On June 28, 2012, in Barrie, Ontario, a fundraiser named Adam Gour was convicted by McIsaac, J. of fraud for failing to disclose commissions to donors and deceiving donors. The decision may be appealed. The Gour case is important because it shows the effective use of criminal law in regulating inappropriate activities involving charities or fundraisers. Also it highlights the importance of charities being transparent about fundraising solicitations. In this case failure to disclose a commission arrangement to the public constitutes fraud under criminal law. Will this result in more criminal prosecutions? We will see. I have been arguing for a while that expecting the Charities Directorate to deal with major abuse affecting the sector with their very limited tools is unfair and that police forces and prosecutors need to take more initiative and use the criminal code.
The decision notes in part:
“Accordingly, based upon this review of the evidence, I am satisfied beyond a reasonable doubt that the accused had instructed his canvassers to tell potential contributors to keep secret the commission arrangement between himself and these fundraisers and that when inquiries were made about it, all of them except Jeff McKnight, lied about the true arrangement. In addition, I am satisfied to the same degree that this misinformation was material in the sense that if it had been properly disclosed to its full extent, any further contributions would have dried up as Mr. McKnight said was the case once he advised the public of the fact he was being paid for his efforts. ...
No contributor has testified that he or she was actually told that the canvassers were unpaid. Although I am satisfied that some such contributors were actively deceived, the record does not disclose how many of them were so treated.
That drives me to the ultimate conclusion that the vast majority of contributions were generated in circumstances where there was non-disclosure as opposed to incidents of active deceit. Does the failure to disclose a commission arrangement of between 14-35% constitute fraud in Canadian criminal law? My conclusion is that it does.
Applying those criteria to the facts as found by me, I am satisfied beyond a reasonable doubt of the following:
1. the failure to disclose the handsome commissions being paid to these apparent “volunteers” constituted the hiding of a fundamental and essential element of this fundraiser-contributor relationship; and
2. this failure to disclose was such as to mislead the reasonable contributor.
In coming to this conclusion, I reject Mr. Goldstein’s suggestions that the commissions described in this case are an unfortunate “fact-of-life” given the prevailing competition in the charity industry of present-day Canadian society. In responding to this submission, I want to make it clear that I am not ruling that charities cannot employ the necessary evil of third party fundraisers. They can do so and even allow them to charge 95% of their collections so long as they give the potential contributor an informed and transparent choice. If the donor is prepared to opt for a high-commission charity as opposed to a low or no-commission option, that is his or her choice. But, at least it is a choice that is fully informed.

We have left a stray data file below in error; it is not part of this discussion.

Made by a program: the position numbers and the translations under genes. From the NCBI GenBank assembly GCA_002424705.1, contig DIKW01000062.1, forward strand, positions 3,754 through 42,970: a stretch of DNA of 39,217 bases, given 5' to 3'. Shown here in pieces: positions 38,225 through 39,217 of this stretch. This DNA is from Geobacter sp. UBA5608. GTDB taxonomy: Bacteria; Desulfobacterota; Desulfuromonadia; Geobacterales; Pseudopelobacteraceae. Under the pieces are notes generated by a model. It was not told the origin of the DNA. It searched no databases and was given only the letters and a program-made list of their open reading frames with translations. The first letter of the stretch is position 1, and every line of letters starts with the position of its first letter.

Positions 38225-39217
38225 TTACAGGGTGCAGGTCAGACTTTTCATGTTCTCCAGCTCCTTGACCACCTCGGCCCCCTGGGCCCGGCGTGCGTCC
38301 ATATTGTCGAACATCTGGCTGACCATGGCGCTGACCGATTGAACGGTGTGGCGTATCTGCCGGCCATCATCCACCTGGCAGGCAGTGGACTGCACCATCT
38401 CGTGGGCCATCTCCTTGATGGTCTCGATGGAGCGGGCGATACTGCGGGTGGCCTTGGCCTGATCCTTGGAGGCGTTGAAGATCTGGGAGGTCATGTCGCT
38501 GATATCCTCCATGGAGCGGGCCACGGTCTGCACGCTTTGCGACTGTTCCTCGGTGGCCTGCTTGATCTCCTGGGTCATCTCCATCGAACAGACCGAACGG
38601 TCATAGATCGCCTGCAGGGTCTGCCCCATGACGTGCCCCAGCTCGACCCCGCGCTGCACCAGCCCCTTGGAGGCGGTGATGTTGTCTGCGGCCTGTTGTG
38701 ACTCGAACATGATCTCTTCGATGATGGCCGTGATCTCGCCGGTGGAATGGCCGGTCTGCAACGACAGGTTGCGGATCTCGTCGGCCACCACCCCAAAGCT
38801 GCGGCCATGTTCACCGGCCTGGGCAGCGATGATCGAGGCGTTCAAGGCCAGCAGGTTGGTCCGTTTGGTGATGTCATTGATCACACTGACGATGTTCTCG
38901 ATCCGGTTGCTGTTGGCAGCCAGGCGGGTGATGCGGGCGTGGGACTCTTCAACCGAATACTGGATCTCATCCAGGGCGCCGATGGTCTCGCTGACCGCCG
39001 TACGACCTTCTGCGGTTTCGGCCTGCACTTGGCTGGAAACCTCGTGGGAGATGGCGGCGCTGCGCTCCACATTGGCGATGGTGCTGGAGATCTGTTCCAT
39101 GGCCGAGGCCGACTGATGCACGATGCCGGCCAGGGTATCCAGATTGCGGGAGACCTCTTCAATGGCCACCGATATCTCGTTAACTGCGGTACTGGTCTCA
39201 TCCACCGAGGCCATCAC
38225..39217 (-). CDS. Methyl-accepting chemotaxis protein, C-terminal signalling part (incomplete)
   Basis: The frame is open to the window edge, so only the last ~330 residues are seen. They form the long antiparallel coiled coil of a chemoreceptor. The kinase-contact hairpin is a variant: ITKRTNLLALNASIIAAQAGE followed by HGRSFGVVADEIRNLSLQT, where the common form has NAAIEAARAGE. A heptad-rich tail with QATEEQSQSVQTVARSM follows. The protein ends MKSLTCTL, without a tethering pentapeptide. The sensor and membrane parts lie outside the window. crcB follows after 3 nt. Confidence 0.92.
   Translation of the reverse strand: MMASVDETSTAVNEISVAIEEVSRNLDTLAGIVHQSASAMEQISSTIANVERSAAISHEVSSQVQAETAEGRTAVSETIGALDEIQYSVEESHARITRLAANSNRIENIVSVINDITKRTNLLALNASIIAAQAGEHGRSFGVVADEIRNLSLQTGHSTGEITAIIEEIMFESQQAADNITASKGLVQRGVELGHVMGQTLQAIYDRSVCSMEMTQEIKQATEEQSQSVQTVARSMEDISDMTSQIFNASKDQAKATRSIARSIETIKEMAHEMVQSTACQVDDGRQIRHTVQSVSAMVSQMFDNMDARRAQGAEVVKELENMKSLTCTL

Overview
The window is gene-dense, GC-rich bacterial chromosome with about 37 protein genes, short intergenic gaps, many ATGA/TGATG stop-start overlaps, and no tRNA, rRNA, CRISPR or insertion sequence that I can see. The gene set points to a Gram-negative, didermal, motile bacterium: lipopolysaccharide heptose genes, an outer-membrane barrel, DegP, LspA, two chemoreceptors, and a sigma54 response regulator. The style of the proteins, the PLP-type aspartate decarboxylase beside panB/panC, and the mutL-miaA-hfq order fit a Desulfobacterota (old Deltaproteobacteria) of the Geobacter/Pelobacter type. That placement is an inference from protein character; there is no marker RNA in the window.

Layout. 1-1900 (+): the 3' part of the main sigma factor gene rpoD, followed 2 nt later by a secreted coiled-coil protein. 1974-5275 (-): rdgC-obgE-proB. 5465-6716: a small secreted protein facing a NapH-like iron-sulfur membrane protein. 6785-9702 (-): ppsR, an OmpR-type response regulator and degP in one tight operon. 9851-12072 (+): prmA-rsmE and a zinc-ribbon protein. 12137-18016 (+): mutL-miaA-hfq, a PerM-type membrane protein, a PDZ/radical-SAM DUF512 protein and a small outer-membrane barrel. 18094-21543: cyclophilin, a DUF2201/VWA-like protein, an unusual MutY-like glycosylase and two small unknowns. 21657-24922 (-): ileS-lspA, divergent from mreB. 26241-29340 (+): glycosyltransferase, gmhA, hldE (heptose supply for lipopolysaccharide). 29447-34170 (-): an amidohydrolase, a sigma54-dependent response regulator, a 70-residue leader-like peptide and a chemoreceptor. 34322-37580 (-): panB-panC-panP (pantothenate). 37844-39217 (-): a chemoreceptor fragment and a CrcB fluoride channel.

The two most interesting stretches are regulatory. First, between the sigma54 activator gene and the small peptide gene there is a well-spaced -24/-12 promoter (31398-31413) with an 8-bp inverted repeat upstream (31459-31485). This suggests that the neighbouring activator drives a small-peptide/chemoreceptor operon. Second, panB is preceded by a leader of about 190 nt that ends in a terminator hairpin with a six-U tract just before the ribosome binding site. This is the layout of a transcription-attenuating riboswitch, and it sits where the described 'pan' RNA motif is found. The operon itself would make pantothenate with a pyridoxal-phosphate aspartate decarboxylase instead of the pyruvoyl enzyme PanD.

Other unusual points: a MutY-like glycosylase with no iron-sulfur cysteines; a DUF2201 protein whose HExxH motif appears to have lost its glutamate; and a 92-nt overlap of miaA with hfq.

Mr. Goldstein also emphasizes that CRA “permits” a revenue/expenditure ratio of up to 35% as being “unlikely to generate questions or concerns”: see Exhibit 72. This Guideline has nothing whatsoever to do with the fundraiser’s obligation to disclose important circumstances such as a system of handsome fundraiser commissions to potential contributors. It is totally irrelevant to the task at hand.
I am similarly unimpressed with the submission that the alleged misconduct canvassed in this case would be better dealt with under the Charities Accounting Act, R.S.O. 1990, Chapter C.10 instead of being policed under the heavy hand of the Criminal Code. There is no question that the allegation herein could have formed the basis for civil proceedings under that legislation: see Ontario (Public Guardian and Trustee) v. AIDS Society for Children (Ontario)  O.J. No. 2170 (Sup. Ct. of Justice). However, I do not see the Crown’s choice to proceed under the Criminal Code as being in any way inappropriate.
In conclusion, for these reasons, the accused is found guilty as charged. Mr. Goldstein conceded that these fundraising campaigns generated contributions in excess of $5000 from the public of Ontario. I will defer a determination of the total amount defrauded to the sentencing phase of these proceedings.”
The full case is at R.v .Adam Gour
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Mark Blumberg is a partner at the law firm of Blumberg Segal LLP in Toronto and works almost exclusively in the areas of non-profit and charity law.